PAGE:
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December 21, 2014
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Dry Mouth: Need Insulin


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cotton.org
Most will call it dry mouth or cotton mouth , some might say they have a waterless windpipe or a parched palate, acting disturbed by their unquenched uvula, and yet another might compare it to having a mouthful of sweaters mucking up the place to no end. Whatever alliterative or clothed name it goes by, the sticky mouth feel of a high blood sugar is enough to furrow my brow to its limit.
It seems to be more noticeable to me recently. Certain moments of my day are highlighted not from a good laugh or scholarly accomplishment, but from an irritatingly high blood sugar and the need for a tall glass of water (and yes I mean TALL, as in large, not tall as in a 12 oz. Starbucks cup). I always check my blood sugar when this cue pops up. A test strip gets plunked into my OmniPod PDM and I feed it a drop of blood. A couple seconds wait and it registers a blood sugar number. The internal guts of the machine then go to work, doing the quick math, and a suggested correction bolus is calculated. Things start to look up soon after and my "thirst" is happily dissolved.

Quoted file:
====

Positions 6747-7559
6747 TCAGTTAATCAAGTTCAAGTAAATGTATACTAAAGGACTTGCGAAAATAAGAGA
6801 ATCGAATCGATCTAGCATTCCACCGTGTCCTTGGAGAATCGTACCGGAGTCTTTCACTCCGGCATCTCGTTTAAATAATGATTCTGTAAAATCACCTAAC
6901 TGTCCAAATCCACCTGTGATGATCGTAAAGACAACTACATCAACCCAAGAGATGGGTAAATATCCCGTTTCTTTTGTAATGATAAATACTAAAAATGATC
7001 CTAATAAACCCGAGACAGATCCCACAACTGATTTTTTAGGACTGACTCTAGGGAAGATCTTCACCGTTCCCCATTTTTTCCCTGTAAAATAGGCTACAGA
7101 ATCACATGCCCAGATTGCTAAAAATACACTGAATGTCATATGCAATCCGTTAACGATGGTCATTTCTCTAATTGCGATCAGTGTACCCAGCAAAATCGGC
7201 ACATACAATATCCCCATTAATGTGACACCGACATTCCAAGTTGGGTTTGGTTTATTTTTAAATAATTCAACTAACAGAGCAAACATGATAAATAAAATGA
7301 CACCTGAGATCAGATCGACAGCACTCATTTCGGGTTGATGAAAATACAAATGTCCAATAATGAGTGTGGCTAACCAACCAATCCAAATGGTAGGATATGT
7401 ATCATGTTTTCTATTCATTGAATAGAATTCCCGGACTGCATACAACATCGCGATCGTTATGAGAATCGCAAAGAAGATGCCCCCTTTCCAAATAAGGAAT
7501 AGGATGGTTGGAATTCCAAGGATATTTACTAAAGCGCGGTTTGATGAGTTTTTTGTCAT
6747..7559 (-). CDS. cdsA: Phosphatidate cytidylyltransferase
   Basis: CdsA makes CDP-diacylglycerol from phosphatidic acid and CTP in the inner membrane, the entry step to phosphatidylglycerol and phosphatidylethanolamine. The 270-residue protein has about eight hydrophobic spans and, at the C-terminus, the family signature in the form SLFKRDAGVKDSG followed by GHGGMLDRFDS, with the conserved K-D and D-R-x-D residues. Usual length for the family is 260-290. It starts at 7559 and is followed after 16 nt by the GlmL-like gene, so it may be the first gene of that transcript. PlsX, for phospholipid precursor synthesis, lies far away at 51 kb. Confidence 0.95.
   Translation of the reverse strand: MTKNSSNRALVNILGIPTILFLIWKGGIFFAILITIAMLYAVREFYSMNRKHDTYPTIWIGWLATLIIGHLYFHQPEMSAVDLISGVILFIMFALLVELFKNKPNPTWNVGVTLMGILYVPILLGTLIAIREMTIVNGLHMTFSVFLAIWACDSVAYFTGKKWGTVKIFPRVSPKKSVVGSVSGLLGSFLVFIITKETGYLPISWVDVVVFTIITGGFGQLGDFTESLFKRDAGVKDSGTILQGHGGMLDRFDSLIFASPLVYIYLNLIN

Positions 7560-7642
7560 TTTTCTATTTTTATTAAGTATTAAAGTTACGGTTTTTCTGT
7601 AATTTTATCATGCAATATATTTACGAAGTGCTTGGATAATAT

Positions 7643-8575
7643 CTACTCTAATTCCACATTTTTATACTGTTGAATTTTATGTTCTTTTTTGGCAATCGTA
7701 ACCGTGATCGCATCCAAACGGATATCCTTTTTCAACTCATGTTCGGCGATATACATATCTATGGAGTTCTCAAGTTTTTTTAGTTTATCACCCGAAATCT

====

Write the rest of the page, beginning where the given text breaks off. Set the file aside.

I will never forget the extremely heinous dry mouth I had right before my diagnosis. I recall downing a liter of Cherry 7-Up with the satisfaction only lasting mere seconds during the reflex of each swallow. All the carbonated water, high fructose corn syrup, and red 40 in the world wouldn't satisfy my thirst. Such a miserable memory still sits with me and I don't welcome its return at any point in my day. This becomes just one more incentive to keep my blood sugars in check.
I had to have a brief laugh the other day, however, when I woke up craving some water. I was gearing up for a correction bolus from a high blood sugar caused by late night snaking, when a 120 mg/dL fills the PDM screen. Turns out I was just thirsty! Go figure, despite the electronics in my pocket and the pump on my thigh, I'm still human after all!

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Megan Holmes
Megan Holmes Megan was diagnosed in 2009 with Type I. As an RN, she was familiar with the medical side of her diagnosis; learning to be a good patient on the other hand, was and continues to be the challenge of her day to day life.   (Read More)
Michelle Kowalski
Michelle Kowalski Michelle Kowalski, a writer, editor and photography hobbiest living in Phoenix, was diagnosed with Type 2 diabetes in February 2005. In January 2008, as part of her quest to start on an insulin pump, Michelle learned that she actually has type 1 diabetes.   (Read More)
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